It doesn’t take a genius to figure out that when the Democrats in Congress passed the so-called Affordable Care Act (AKA - Obamacare) they sold the American people a bill of goods. The original bill topped out at over 2700 pages and since then the Obama administration has issued in excess of 20,000 pages of regulations to implement the clearly flawed plan.
Aside from all of the baloney about keeping your doctor and your plan and saving you money; the goal of some of those pages was an effort to improve the quality of the care delivered in the United States. While I won’t engage in an argument with idiots who think that Cuba’s health care delivery surpasses that available here in the States, as someone who’s day job is in health care, I will say that there is always room for improvement in the delivery of care. The problem is that the government and regulations are probably the worst possible vehicles for driving improvement.
In the time since Obamacare passed and was signed into law, there has been an ever shifting sands of rules and regulations that healthcare providers have been forced to address; each coming with a higher and higher price tag. Much of it boils down to additional reporting and paperwork and the manpower needed to handle it all. One unfortunate side effect is that health care providers have tried to maintain costs and larded this mountain of additional work on existing staff, which drags down their ability to actually provide care.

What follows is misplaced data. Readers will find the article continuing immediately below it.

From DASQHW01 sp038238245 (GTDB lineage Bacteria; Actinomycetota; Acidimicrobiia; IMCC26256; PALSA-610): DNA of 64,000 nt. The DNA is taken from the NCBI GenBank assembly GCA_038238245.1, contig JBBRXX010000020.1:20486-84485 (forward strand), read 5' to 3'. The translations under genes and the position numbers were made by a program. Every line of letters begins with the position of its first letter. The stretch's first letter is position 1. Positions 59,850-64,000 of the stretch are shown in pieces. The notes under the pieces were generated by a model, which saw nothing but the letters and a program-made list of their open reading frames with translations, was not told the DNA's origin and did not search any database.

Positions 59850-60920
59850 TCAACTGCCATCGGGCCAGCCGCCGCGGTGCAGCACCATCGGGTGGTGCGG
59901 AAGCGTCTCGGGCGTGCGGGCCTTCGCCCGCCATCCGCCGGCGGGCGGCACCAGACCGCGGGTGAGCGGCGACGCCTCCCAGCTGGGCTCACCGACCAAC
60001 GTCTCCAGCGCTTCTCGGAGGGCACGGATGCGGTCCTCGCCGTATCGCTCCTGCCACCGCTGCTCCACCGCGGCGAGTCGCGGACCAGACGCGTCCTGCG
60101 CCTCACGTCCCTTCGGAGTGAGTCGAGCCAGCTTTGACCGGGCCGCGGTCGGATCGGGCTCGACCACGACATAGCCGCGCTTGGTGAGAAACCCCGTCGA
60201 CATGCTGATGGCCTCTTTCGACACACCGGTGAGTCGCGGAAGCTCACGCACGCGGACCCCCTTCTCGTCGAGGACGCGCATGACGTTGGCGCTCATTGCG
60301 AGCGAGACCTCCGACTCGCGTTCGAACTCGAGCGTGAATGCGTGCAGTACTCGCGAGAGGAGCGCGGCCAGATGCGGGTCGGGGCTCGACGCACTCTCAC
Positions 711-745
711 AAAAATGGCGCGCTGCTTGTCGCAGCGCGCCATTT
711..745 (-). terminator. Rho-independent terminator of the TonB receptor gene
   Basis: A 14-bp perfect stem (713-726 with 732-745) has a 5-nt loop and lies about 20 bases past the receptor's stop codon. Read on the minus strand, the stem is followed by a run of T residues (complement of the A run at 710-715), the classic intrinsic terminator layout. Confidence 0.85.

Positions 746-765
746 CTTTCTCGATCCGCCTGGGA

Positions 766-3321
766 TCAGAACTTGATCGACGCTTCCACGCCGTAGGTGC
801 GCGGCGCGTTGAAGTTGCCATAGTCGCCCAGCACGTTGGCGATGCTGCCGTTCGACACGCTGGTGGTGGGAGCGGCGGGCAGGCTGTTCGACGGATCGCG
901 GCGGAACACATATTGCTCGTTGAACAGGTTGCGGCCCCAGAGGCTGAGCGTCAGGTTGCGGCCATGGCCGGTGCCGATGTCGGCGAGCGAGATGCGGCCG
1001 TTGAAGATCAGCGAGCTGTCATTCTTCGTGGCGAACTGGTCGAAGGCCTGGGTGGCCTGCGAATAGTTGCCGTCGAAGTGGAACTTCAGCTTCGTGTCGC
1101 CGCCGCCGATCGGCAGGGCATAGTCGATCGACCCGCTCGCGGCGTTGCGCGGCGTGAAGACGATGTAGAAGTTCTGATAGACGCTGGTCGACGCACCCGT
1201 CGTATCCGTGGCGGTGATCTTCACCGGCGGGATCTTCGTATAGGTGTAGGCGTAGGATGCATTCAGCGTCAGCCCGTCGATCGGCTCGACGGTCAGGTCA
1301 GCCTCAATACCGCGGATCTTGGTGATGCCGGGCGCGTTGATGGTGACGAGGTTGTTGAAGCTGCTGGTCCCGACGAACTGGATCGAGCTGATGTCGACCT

As if to illustrate my point about the government being the worst vehicle to drive up quality, Scott Atlas, M.D., a Senior Fellow at Stanford University’s Hoover Institution and a member of Hoover Institution’s Working Group on Health Care Policy, has served up the new book, Restoring Quality Health Care – A Six-Point Plan for Comprehensive Reform at Lower Cost. Minus the end notes and index, Dr. Atlas managed to offer up a concise and comprehensive reform plan in an easily read 99 pages.
Many of Dr. Atlas’s suggested reforms involve the streamlining of processes; process improvement is one of the cornerstones and goals of any strong health care provider, so it would make sense that a physician would bring this approach to the table. Process improvement…not a government bureaucrat’s long suit.
Dr. Atlas also suggests injecting market based reforms into the health care process, including the expansion of and incentivizing of Health Saving Accounts (HSA) for all Americans. Atlas even goes so far to suggest that HSAs be issued at birth like Social Security numbers. By beginning the process early, incentivizing people to contribute to the accounts through tax breaks, making the HSA portable, and allowing these account to pass to family members without taxation upon a patient’s passing, a deeper level of understanding and control over health care spending would become ingrained in a society. This is a clear market force that would drive up quality.
Dr. Atlas also explodes the myth of Medicare excellence. He describes Medicare as being “a disjointed and antiquated system designed for decades long passed.” Again he offers a common sense reform for streamlining the bulky, bloated and confusing systems of Parts A, B, and D which only serve to increase administrative costs and baffle the seniors the plan was designed to aide. As Atlas points out in the book, the cherry on top of this mess is the plan fact that the Medicare system is in dire financial straits.
While the government tried to “fix” health care with a lumbering, bloated, Goliath of a plan, Atlas choose to go the route of David and offer up a quick, nimble plan to reform and improve the quality of health care we all receive.